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National Zoo has new baby panda

National Zoo panda Mei Xiang gives birth Friday afternoon. Gender and size of the new National Zoo panda are not yet known. 

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Mei Xiang, a giant female panda seen resting at the National Zoo in Washington in 2002, gave birth to a cub on Friday, Aug. 23, 2013. Zoo keepers will check on the new National Zoo panda within the first 48 hours.

Jacquelyn Martin/AP/File

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A giant panda gave birth at Washington's National Zoo on Friday, causing a buzz among fans as they flocked to a panda cam's live feed to hear the cub squeal and watch the mother immediately start caring for it.

The zoo said Mei Xiang gave birth at 5:32 p.m. Friday, two hours after her water broke. Zoo officials said the panda team heard the cub vocalize and that the mother picked it up immediately and began cradling and caring for it.

"WE HAVE A CUB!! Born at 5:32 p.m. this evening," the zoo tweeted.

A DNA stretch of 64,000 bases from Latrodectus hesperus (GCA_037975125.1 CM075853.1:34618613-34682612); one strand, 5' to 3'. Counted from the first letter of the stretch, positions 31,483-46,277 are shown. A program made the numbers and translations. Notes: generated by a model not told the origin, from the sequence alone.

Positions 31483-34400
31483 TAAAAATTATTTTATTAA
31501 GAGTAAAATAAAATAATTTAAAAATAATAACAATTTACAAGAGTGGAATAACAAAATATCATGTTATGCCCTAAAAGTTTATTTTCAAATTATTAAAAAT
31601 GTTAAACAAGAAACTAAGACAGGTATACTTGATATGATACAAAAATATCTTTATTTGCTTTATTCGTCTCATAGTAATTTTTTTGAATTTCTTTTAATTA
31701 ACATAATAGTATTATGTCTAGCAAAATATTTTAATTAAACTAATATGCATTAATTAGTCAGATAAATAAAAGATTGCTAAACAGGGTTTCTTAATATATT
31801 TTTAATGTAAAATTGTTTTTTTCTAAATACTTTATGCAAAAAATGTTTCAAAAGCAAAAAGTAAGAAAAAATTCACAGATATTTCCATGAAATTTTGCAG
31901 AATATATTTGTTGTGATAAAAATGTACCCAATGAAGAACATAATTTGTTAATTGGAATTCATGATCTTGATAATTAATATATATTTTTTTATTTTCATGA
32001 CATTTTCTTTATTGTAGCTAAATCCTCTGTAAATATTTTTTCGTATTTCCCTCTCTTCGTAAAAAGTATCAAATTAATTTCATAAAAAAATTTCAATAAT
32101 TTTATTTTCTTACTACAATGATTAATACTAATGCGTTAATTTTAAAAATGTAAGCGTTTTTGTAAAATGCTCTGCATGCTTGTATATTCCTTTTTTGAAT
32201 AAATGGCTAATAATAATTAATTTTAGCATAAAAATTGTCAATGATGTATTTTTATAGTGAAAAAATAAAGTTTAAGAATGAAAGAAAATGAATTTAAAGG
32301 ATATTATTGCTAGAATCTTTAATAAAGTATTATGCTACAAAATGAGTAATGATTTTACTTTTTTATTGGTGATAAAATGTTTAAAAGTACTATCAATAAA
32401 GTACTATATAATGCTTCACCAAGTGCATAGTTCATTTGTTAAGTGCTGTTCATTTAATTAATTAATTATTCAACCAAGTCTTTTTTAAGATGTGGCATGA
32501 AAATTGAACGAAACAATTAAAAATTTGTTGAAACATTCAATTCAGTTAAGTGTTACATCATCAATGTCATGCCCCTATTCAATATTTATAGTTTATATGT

"I'm glued to the new panda cams and thrilled to hear the squeals, which appear healthy, of our newborn cub," said Dennis Kelly, director of the Smithsonian's National Zoo.

Fans of the 15-year-old panda who had been tracking her suspected pregnancy on a Giant Panda Cam flocked to the live feed.

With the zoo heralding the cub's birth on Twitter, the pandas' excited fans responded in kind. Congratulations poured in under the hashtag "cubwatch," including hopes that this year's cub would survive. "Last year was so heartbreaking," as one person tweeted, while another said, "Good luck, little Butterstick 2 !!!"

Mei Xiang had previously given birth to two cubs. Tai Shan was born in 2005 and a week-old cub died last September.

Panda cubs are especially delicate and vulnerable to infection and other illness. They are about the size of a stick of butter at birth. The first weeks of life are critical for the cubs as mothers have to make sure they stay warm and get enough to eat.

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